I suspect you do not understand the operation of the "oil" warning light. That is there to warn you when engine oil pressure drops too low. That pressure is developed by a pump inside the engine, so when the engine is not running for whatever reason, the oil pump stops too, and the oil pressure drops. That is why that light is turning on when the engine stalls. You will also see that light is on any time you turn on the ignition switch, but before the engine is running. That is considered normal operation and is not a valid clue. What you do not want to see is that light turn on while you are driving. If that happens, you are supposed to stop the engine right away and coast to a stop. It only takes a few seconds running the engine with no oil pressure to do really serious and expensive damage.
Related to this, you are just as likely to run into a problem with the warning system. A defective sensor can signal low or no oil pressure when in fact it is okay. Your mechanic may use a mechanical gauge to verify there is no internal problem with the engine before spending your money on a new sensor. That repair is not that uncommon, and the cost of repair is minimal.
We need to concentrate on the stalling issue. The first thing is to read and record the diagnostic fault codes. Those never tell us to replace a part or that one is defective. They only indicate the circuit or system that needs further diagnosis. If you erased the codes before writing the numbers down, that valuable information was lost. The only thing you can do then is to drive the vehicle and wait for the stalling to act up again, then read the fault code(s). Be aware too that erasing the fault codes never fixes a problem. The codes are for information. They are especially valuable when chasing intermittent problems like you have. Once the defect is diagnosed and repaired, if you do not erase those codes, they will self-erase after fifty engine starts.
Fault codes related to this symptom often do not set right away, particularly when cranking an engine that won't start and run, so do not be surprised if there are no codes in memory right now related to the stalling. To start the diagnosis, Chrysler made reading the fault codes yourself much easier than any other manufacturer. Cycle the ignition switch from "off" to "run" three times within five seconds without cranking the engine. Leave it in "run", then watch the code numbers appear in the odometer display. You can go here to read the definitions:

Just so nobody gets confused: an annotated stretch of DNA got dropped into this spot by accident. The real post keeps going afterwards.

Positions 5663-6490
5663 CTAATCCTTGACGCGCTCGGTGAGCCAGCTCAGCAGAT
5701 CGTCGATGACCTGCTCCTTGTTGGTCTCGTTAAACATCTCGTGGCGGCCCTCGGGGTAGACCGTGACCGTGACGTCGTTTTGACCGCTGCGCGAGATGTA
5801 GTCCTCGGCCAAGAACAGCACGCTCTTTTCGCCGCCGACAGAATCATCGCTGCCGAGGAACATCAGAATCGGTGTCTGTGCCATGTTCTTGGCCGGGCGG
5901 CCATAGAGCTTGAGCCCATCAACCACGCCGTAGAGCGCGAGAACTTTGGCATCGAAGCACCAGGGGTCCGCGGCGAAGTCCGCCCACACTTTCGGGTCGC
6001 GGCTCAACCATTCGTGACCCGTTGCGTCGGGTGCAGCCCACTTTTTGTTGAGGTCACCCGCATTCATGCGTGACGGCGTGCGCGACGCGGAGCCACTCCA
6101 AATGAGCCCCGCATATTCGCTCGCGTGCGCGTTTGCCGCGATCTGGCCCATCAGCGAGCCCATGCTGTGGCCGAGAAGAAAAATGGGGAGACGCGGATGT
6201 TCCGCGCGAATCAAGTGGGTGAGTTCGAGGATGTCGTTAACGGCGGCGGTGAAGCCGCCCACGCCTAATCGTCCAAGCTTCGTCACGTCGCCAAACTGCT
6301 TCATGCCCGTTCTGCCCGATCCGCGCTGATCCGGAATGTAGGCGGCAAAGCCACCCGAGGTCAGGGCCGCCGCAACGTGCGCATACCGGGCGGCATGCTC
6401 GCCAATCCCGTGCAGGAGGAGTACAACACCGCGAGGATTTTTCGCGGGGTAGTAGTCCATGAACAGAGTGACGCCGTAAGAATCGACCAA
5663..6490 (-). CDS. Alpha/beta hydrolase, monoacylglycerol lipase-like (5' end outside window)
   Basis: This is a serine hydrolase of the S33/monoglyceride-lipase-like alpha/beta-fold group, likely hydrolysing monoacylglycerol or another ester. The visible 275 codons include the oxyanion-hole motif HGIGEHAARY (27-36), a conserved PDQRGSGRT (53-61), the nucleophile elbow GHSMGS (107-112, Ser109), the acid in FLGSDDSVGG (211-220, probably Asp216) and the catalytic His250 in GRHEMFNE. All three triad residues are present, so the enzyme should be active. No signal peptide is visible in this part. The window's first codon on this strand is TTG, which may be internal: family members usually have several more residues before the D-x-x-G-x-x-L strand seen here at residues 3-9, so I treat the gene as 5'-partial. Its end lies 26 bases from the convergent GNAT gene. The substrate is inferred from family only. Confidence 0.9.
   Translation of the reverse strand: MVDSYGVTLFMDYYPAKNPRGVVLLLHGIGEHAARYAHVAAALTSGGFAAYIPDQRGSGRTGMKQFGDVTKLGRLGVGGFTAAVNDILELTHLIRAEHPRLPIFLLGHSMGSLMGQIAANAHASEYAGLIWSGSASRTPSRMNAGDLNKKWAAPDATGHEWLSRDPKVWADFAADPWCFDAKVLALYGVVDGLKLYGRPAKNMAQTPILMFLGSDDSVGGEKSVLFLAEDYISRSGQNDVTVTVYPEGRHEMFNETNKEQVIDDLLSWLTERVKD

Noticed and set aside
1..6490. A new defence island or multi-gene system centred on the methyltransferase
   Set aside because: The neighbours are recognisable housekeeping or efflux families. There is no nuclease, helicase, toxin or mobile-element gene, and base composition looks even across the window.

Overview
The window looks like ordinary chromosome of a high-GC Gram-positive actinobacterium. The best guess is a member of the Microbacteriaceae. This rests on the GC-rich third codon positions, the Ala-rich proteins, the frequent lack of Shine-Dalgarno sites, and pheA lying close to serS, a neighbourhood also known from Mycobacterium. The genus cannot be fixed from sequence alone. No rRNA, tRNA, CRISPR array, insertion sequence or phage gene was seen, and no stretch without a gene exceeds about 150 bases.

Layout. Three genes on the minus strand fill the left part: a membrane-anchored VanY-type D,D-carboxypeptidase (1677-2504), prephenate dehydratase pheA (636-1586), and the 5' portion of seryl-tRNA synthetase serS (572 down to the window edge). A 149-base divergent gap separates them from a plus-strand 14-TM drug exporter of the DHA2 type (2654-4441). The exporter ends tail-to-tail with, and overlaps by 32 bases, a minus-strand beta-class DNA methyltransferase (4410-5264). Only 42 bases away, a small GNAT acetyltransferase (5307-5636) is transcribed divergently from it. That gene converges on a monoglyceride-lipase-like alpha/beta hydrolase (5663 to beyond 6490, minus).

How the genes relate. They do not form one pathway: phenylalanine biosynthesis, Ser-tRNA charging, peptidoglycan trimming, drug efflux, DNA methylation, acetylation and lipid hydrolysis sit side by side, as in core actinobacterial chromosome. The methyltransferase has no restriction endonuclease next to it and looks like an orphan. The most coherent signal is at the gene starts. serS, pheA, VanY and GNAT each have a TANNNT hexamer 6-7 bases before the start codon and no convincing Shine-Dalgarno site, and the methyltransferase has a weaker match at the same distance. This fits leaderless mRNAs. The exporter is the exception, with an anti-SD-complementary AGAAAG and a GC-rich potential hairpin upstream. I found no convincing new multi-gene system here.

Or, when you post them here, I can interpret them for you.
I do not want to jump ahead and potentially send you down the wrong path, but by far the most common cause of intermittent stalling is a failing camshaft position sensor or crankshaft position sensor. Your cam sensor is inside the distributor and is really not practical to replace separately. It is easier and more cost-effective to replace the entire distributor. Both of these sensors on any brand of car commonly fail by becoming heat-sensitive, then they work again after cooling down for about an hour.
If you find there are no fault codes related to these sensors, the way your mechanic would approach this is to connect a scanner to view the status of the signals coming from them while he is cranking the engine and the no-start is occurring. On my scanner those sensors are listed with a "No" or "Present" to indicate if the Engine Computer is receiving their signals. When one is listed as "No", that sensor is the cause of the problem about fifty percent of the time. First we have to rule out wiring and connector terminal problems, and mechanical problems associated with it.
You can also check out this article related to stalling to see some of the other things we may need to look for:
Monday, September 17th, 2018 AT 8:17 PM